Where’s the Solidarity With Papua?

A recent study by Mata Air Foundation and Alvara Research Center found that 34 percent of Indonesian college students and 29 percent of high school students would choose to help Palestine rather than eastern Indonesia in the event of a disaster of equal magnitude hitting each of them at the same time.

While the survey was about eastern Indonesia in general, my thoughts went straight to Papua, Indonesia’s poorest province, about which we know so little that apparently we don’t even have solidarity with its people, members of our own nation. And it somehow isn’t really that surprising, considering how Java-centric (and Western-focused) our country is in general.

How much do we know about Papua and West Papua?

I admit I don’t know enough about them. It’s only in this past year that I’ve devoted more time and attention to learn about what is happening there, what is the region’s history; beyond the headlines that we see in local media or the politicized mentions coming from government officials.

When they make it to newsfeed at all, reports and stories about Papua are mostly about incidents involving the police, and are often related to United States-based mining company Freeport-McMoran, whose operations there started in 1966.

Mainstream reporting on Papua and West Papua is barely informative, for many fail to include the context necessary to understand the complexity and grievances that cloud the lives of Papuans. As many activists have recently pointed out: popular narratives on Papua and West Papua tend to derive from officials rather than the people themselves. They are terribly one-sided and difficult to verify, as journalists are restricted from reporting on locations where the headline-making incidents take place.

[From here onward, I will be referring to both Papua and West Papua as “Papua.”]

But here’s the bottom line — it is not impossible to learn more about Papua. At the end of the day, it’s really a matter of willingness more than anything else.

Activists, researchers and journalists working hard to report on the region and the convenience of the Internet do give us a chance to expand our own knowledge. Personally, I’ve been recently particularly moved by a report launched earlier this year: “Sa Ada Di Sini.”

Compiled by Papuan Women’s Working Group (PWG), it details the experiences of Papuan women in the face of a never-ending conflict.

The participatory action research with indigenous women found that violence against them, both state and domestic, continues to take place.

The women do not have adequate capacity to seek justice, and are often burdened with economic struggles to keep their families afloat.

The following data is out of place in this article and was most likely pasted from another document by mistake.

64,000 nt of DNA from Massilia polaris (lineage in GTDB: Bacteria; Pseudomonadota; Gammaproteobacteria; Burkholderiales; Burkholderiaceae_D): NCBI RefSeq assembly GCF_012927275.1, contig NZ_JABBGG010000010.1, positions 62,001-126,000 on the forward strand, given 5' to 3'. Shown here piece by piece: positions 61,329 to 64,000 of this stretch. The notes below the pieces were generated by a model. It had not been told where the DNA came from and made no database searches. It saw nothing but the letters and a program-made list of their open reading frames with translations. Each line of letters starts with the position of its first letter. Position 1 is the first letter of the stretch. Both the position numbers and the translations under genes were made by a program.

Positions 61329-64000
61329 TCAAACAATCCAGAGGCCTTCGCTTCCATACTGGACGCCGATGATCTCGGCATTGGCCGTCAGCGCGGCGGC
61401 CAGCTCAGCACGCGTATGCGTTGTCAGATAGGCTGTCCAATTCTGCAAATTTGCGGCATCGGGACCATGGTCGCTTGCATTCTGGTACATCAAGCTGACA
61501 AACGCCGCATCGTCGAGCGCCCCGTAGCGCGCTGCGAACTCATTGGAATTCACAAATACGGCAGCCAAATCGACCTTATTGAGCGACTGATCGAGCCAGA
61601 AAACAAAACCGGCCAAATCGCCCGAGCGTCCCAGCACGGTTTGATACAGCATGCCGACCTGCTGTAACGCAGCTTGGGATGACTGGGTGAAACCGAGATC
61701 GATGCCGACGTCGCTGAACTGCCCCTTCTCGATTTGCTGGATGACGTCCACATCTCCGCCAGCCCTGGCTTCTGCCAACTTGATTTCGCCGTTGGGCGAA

Their land rights are ignored due to customary laws, with many of them also facing a myriad of health problems from their (often very) physical workload and difficulty accessing health services.

In October, PWG held screened a documentary, also titled “Sa Ada Di Sini.” It was accompanied by a photo exhibition and a panel discussion, here in Jakarta.

One of the very first photos that attracted my attention was “Making Village Map” (“Membuat Peta Kampung”), which documented women sharing stories of how their farms “get smaller every day because they work on their own, while the men are busy dealing with politics in the cities.”

At the beginning of the documentary, we see women spending hours to bring water to their homes, burdened not only with the physical weight of this necessary task, but also the far distance that must be traveled.

There were also scenes of a women’s empowerment session, which left me speechless when I realized how little support, of any form, these women receive.

When we talk about the marginalization of Papua from the rest of the Indonesian society, we set course on an extremely complex, multilayered issue that started decades and decades ago.

While there is very little solidarity with Papuans in general, “Sa Ada Di Sini” reveals that there is even less solidarity with Papuan women, making them in fact doubly marginalized.

“This nation’s solidarity is almost non-existent [when it comes to] Papua and West Papua,” Ati Nurbaiti from the Jakarta Post said during the event in October.

For years, “security” has been the foundation of the government’s approach to deal with whatever goes on in Papua. These days, under President Joko “Jokowi” Widodo administration, it has added a layer of economic development on top of it.

Security measures became the government’s defense mechanism against scrutiny, and ultimately paved way to impunity among law enforcers.

“Sa Ada Di Sini” further strengthens the point that impunity is the root cause of many problems in Papua.

What feels bizarre to me is how easy it is to neglect what Papuans — and Papuan women especially — have to go through on a daily basis, even amid calls for empowerment and social justice that continue (thankfully!) to make it to the surface.

What I’ve written thus far is merely a quick glance to what is going on — what has been going on — in Papua for years. I don’t claim to know enough, or to have even an adequate understanding, but I think I’m getting there.

I know it’s easy to get lost in mainstream narratives, be it about Papua or about every other thing in the world, but then I remember this quote from Mark Twain: “Whenever you find yourself on the side of the majority, it is time to pause and reflect.”

If you believe in democracy and the power of the people, then it’s time we take that privilege and use it for collective good. And how? By educating ourselves and others, engaging in discussions, arguing when when must, but remembering the value of open-mindedness when it comes to the diversity of our country, continent, planet.


(Photo courtesy of AJAR)